Researchers at Tufts University, Massachusetts, have discovered that foetal stem cells remain within the mother’s body for decades after birth. Rather than be attacked by her immune system or assimilated into her organism, they retain their genetic identity and even, it seems, help to protect her from disease.

As a recent columnist for the Remnant newspaper remarks, this has interesting implications for theology. Stem cells from our Lord’s human body would have remained living within the Blessed Virgin. But, such baby cells might well have remained hypostatically united to the Word, if they were ever an integral part of Jesus’s body, and never died. The Dominicans in the 15th century maintained (against the Franciscans) that the Precious Blood shed during the passion, since it had been part of Christ’s living body and was destined to be reunited with it at the resurrection, also remained united to the Word, just as His entire body did in the tomb. This has since become the favoured theological opinion.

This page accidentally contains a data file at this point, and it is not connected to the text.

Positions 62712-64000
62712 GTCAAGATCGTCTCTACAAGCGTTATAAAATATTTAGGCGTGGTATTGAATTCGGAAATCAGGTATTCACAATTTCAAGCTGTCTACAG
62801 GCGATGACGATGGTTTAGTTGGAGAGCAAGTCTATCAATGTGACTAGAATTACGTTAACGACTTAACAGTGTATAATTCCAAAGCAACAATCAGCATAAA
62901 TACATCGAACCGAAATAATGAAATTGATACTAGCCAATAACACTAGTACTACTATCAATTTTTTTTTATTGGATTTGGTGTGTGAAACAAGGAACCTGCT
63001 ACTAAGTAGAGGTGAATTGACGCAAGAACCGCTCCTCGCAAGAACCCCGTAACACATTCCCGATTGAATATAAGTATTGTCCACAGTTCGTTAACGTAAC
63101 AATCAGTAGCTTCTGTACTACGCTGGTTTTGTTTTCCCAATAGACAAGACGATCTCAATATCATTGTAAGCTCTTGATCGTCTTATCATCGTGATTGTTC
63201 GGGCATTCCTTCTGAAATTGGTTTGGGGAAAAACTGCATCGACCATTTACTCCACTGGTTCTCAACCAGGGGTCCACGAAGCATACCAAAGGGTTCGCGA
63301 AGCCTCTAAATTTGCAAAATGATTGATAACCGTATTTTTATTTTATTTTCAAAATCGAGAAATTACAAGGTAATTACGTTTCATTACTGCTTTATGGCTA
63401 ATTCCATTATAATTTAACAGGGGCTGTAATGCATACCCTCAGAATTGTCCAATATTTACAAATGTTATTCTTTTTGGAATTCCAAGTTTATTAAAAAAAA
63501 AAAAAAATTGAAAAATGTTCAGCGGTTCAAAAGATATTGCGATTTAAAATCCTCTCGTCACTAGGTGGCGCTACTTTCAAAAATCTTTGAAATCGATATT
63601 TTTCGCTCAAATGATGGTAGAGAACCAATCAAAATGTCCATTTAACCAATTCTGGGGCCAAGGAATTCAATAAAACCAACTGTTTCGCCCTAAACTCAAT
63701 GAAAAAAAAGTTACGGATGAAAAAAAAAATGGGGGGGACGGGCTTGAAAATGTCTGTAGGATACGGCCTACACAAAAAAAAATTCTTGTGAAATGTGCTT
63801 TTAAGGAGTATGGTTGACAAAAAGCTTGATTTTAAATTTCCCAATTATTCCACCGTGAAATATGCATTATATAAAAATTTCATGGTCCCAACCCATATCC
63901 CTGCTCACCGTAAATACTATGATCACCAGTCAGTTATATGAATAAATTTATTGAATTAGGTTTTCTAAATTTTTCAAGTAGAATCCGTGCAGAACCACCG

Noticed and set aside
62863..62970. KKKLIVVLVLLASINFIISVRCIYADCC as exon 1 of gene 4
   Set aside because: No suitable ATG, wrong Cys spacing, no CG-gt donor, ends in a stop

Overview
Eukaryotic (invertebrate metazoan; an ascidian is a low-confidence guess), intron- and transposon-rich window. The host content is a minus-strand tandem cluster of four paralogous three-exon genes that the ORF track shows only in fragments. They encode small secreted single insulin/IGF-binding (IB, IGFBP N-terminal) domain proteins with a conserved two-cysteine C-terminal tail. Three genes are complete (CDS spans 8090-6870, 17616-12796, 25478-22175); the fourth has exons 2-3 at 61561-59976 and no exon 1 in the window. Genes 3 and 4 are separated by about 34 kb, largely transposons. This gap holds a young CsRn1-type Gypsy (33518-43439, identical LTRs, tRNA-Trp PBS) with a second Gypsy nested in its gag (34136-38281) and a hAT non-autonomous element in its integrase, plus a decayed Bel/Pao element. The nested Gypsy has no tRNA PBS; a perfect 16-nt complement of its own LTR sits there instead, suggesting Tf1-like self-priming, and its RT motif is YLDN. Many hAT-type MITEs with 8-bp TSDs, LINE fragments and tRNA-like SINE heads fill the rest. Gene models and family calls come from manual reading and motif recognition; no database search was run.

If this is right, then Mary would have remained a living tabernacle for the Word, not just in her soul but in her body, too.